AUC Educational Development Initiatives in Spanish Pyrenees

30 October 2018

AUC’s Faculty Development Fund enabled two core faculty members to explore possibilities for outdoor field courses in the Spanish Pyrenees: Field course in Environmental Earth Sciences and Biodiversity Lab.

Dr. Anco Lankreijer and Dr. Cor Zonneveld traveled to Spain during the autumn break to test the suitability of locations for the Field course in Environmental Earth Sciences and exploring the possibility of hosting a Biodiversity Lab course in the same location. The Field course in Environmental Earth Sciences will be taught by Dr. Lankreijer in the June period starting in 2019, which will involve fieldwork in the Ainsa-region in the central Pyrenees. Dr. Zonneveld will be overseeing the development of the Biodiversity Lab course in the same location.

North-view from Ainsa

North-view from Ainsa on Peña Montañesa and Rio Cinc

Geological processes in Ainsa ripe for study

The Ainsa region shows unique evidence of the geological processes that formed the Spanish Pyrenees. This mountain chain started off as a marine basin in Cretaceous times, before the Iberian Peninsula was united to the European mainland. When the Iberian plate collided with Europe, the resulting compression pushed these sediments to great heights. Destruction of the mountain belt already started during the collision, and some of the debris was pushed up again in the compression. All stages of these mountain-building processes can be observed in various easily accessible locations at relatively short distances. Crossing the mountain chain allows for the study of the complete range, from surface processes to deep crustal high temperature and pressure rock, in addition to a slice of Earth’s mantle.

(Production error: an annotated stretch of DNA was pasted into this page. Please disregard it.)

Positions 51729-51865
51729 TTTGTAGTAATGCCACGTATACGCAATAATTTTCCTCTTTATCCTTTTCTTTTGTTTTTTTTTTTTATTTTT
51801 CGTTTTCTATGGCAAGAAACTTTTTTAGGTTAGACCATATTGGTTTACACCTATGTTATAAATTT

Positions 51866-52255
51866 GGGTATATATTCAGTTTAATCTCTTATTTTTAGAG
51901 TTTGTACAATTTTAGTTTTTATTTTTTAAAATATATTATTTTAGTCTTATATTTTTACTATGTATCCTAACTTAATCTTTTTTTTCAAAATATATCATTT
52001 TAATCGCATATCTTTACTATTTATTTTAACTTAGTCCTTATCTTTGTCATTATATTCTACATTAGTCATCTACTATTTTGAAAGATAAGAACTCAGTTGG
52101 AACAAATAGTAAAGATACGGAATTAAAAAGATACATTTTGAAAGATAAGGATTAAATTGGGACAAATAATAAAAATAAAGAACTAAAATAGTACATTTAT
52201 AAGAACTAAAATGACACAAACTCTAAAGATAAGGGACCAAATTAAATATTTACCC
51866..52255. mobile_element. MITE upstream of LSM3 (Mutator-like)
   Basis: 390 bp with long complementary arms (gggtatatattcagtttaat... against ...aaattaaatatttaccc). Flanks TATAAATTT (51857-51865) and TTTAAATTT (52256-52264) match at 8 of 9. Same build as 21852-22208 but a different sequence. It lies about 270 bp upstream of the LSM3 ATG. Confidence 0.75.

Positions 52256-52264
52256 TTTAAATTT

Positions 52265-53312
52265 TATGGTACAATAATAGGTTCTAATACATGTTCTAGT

Such accessibility makes the region unique in offering world-class examples of different types of rock deformation, folding and faulting, while the rock record allows for the study of many different depositional environments, ranging from deep sea to delta, fluvial and salt lakes. On top of all this, during the last ice age, glaciers carved out a majestic topography, which can be observed especially well from suitable vantage points in the area.

Anticline near Boltaña, Cascada de Sorrosal, AUC fieldwork

Anticline near Boltaña / Cascada de Sorrosal

Future AUC courses in the field

While Dr. Lankreijer prepared for the Field course in Environmental Earth Sciences, his colleague Dr. Zonneveld explored options for a twin lab course in Biodiversity Lab. While the season didn't allow experiencing the full richness of the flora and fauna of the region, various promising areas for the Biodiversity Lab were identified. In June 2019 this exploration will be continued, with the course Biodiversity Lab tentatively being taught for the first time in June 2020. Effectively combining the resources and logistics in one field location will enable more students to enjoy fieldwork. And since geological and biological processes continuously interact, the joint setting of the two courses will allow for a rich interdisciplinary educational experience.

Ramonda myconi, a relictual species that only occurs in the Pyrenees and North-Eastern Spain

Published by  Amsterdam University College